Thousands of new doctors qualify to practise medicine without the skills or training to give frail elderly patients the respect and treatment they deserve, according to a major new study.
Britain is failing to train undergraduate medical students adequately to deal with the complex needs of older patients despite "a national scandal surrounding the quality of care for older people" and the fact that two‑thirds of acute hospital admissions are those of people over 65, according to research for the British Geriatrics Society.
The study, which included a major poll of British medical schools, reveals there is a "consummate mismatch between the proportion of the medical workloads made up by diagnosis and management of frail older people and the amount of undergraduate teaching devoted to it".
The report's author, Dr Adam Gordon, a consultant and lecturer in medicine of older people at the Nottingham University Hospital, said: "Many of the difficulties we have face in the past 10 years around the management of frail elderly patients are caused by inadequate communication, poor recognition of problems and by difficulties around communication around end of life, resuscitation and dementia." The main reason, he said, was "a consequence of the fact that doctors are not receiving the right sort of training at the right sort of intensity".
Some medical undergraduates receive as little as 55 hours of specialist training in this field over their five-year courses. As recently as 2008, key areas, including elderly abuse and pressure sores, were not on many medial school curriculums, despite being major NHS issues.
"Most medical school curriculums evolved in the last century, when the type of medicine we practised was very different. And the way to teach doctors of old was to teach them about the heart, lung and liver and hope that they'll somehow learn to join up the dots," said Dr Gordon.
"We know that this is where new doctors tend to fail in pulling those loose ends together and where we subsequently see scandals in older patient treatment."
This "disjointed, poorly co-ordinated and often poorly communicated care" results in distress and older patients "spending a lot time waiting around for various aspects of their care to come together".
Dr Gordon's work has been welcomed by campaign groups for older people. Janet Morrison, the chief executive of the charity Independent Age, said: "We need to tackle a culture of ageism in the NHS which means that many treatments, such as talking therapies for depression, are routinely prescribed to older people. We also need to turn gerontology into an attractive specialism for medical students, rather than the backwater that some consider it."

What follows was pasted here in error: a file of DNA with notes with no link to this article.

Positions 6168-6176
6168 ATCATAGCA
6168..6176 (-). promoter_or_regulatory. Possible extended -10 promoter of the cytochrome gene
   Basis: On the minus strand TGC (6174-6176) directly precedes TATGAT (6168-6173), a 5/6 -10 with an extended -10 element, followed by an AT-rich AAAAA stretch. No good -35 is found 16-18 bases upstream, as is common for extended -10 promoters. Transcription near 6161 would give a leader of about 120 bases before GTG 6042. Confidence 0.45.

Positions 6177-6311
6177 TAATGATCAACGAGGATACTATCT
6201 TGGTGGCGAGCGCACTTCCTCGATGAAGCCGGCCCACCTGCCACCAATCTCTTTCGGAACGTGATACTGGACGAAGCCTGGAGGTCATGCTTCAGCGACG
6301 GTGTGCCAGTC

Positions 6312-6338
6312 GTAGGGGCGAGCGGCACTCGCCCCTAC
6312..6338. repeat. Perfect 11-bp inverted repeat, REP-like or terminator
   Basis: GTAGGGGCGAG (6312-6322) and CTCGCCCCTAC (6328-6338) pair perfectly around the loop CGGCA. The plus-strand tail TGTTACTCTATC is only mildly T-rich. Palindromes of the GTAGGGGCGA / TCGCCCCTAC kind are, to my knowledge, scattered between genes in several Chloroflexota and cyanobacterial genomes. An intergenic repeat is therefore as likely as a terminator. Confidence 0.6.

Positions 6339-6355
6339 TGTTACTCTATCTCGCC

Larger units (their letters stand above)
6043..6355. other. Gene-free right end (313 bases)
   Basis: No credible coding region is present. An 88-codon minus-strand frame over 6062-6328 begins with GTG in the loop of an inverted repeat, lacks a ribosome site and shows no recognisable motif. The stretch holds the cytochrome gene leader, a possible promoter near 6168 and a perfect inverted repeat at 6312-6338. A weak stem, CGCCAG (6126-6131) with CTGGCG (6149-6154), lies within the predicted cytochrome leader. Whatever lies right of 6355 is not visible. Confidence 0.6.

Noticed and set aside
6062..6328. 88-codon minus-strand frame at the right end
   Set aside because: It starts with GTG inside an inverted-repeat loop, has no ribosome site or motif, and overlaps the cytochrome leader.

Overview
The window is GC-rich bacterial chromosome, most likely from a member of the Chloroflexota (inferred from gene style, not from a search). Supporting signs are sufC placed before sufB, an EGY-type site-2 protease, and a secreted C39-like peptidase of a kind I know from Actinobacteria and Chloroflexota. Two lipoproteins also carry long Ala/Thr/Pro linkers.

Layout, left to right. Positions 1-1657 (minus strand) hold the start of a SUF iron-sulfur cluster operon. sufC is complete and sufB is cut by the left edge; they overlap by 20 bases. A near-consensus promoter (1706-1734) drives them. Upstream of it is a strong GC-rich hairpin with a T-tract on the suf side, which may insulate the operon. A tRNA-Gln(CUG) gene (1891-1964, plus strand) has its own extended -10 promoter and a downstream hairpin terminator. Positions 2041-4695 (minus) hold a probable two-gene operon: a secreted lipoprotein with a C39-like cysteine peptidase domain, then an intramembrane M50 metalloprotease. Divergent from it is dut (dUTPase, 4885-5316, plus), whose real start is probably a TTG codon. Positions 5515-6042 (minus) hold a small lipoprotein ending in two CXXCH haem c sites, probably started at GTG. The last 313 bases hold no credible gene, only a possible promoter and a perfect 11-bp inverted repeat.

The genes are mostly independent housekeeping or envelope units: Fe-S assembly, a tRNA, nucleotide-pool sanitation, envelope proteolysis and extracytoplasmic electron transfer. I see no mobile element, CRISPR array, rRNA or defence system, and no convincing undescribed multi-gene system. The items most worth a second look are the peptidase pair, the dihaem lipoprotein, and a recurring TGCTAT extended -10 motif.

The research also found "significant evidence" of ageism in the healthcare sector, something that has been noted by Caroline Abrahams, director of Age UK, who added that poor care made older people "feel undervalued, unsupported and isolated" and result in more "avoidable and costly" treatments.
Published in the journal Age and Ageing, the research goes on to present an alternative curriculum of what "medical undergraduates ought to be taught about ageing" and explores how "to close the gap between aspiration and current practice".
It comes amid renewed criticism of elderly patient care after a Hillsborough-style inquiry was announced into the unexpected deaths of 100 elderly patients at Gosport War Memorial Hospital in the 1990s. This comes after the Government was forced abandon the so-called Liverpool Care Pathway for dictating care for someone at the end of their life.
Norman Lamb, the Care and Support minister, said: "There is nothing more important care for the elderly in hospital and end-of-life care. This is precisely why I challenged the system by establishing the independent review of the Liverpool Care Pathway and oversaw the new priorities for care guidelines. It is true this area has been neglected in the past … with stories of lack of compassion being a key issues as well as families not being kept informed and not involved in decision making. Now, though, we have a real opportunity to establish a standard of care for the frail elderly, across the board."
Andy Burnham, the Shadow Health Secretary, responded however: "Too many people, against their wishes, spend the last days of their life in hospital. Labour wants to work towards giving people the right to be at home, with their family around them and social care free as part of that."
Relatives of 100 elderly people who died in unexpected circumstances at a Hampshire hospital have welcomed the Government's announcement of a Hillsborough-style inquiry into the deaths.
Gillian Mackenzie, whose 91-year-old mother Gladys died at the Gosport War Memorial Hospital, said she was "delighted" by the announcement and praised The Independent on Sunday and reporter Nina Lakhani who first reported on the scandal five years ago. The investigation will be led by the Right Rev James Jones, former Bishop of Liverpool. An earlier 2013 report by Professor Richard Baker of Leicester University focused on patient care and hospital records. His report found that morphine and other powerful sedatives were routinely prescribed to elderly patients in Gosport between 1988 and 2000, even if they were not in pain.
Mrs Mackenzie said: "I'm delighted the inquiry has been announced, and Bishop Jones has phoned me personally to keep me in the loop. That said, I would rather have seen a judge-led inquiry, but the most important thing for me is that I want this to end up in a criminal court."
Mrs Mackenzie also praised Care minister Norman Lamb who, she said, "had worked his socks off" on the issue, after the previous government said in 2009 that the deaths were not matter of "national importance".
Mr Lamb said: "It's really shocking this has dragged on for so long and that so many families have been left in the dark about what's happened to their loved ones."